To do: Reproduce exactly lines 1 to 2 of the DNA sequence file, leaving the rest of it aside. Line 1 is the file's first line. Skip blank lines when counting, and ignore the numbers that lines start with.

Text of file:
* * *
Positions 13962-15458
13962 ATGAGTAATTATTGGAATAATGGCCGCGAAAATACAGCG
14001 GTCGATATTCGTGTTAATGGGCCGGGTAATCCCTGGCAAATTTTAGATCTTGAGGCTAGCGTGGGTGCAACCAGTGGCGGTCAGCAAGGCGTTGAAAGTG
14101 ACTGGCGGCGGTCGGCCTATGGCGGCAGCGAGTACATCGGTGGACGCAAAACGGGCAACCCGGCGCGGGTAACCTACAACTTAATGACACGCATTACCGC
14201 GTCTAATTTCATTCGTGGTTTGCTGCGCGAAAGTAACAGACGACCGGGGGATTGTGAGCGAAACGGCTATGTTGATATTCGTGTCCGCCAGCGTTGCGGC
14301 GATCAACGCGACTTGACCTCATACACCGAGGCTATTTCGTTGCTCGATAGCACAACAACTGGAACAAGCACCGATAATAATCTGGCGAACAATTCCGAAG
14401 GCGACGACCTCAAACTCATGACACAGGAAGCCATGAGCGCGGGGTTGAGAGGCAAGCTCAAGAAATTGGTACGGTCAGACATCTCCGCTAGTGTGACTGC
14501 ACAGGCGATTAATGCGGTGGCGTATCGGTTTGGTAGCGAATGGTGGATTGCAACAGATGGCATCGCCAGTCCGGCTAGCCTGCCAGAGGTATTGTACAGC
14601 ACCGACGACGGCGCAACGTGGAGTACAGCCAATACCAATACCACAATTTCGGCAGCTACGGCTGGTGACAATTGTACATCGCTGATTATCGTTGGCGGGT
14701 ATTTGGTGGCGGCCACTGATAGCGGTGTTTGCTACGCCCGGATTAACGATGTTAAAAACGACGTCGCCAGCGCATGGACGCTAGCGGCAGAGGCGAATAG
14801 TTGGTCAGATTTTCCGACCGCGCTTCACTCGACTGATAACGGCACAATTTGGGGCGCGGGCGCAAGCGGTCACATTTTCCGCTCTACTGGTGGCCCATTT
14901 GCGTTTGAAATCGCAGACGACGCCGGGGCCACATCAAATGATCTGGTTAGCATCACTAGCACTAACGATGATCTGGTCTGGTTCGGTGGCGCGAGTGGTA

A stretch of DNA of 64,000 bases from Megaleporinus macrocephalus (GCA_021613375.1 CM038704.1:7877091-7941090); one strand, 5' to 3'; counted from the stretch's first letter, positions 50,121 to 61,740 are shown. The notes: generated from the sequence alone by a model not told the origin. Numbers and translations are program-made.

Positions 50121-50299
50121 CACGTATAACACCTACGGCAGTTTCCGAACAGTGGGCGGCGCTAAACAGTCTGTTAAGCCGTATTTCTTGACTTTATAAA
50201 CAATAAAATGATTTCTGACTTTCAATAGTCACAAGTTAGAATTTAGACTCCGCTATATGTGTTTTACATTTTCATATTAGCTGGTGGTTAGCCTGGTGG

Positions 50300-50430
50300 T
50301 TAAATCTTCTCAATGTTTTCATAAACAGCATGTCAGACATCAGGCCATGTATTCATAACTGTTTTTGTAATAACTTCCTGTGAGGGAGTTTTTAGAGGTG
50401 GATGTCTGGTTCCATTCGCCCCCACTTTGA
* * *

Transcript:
Positions 13962-15458
13962 ATGAGTAATTATTGGAATAATGGCCGCGAAAATACAGCG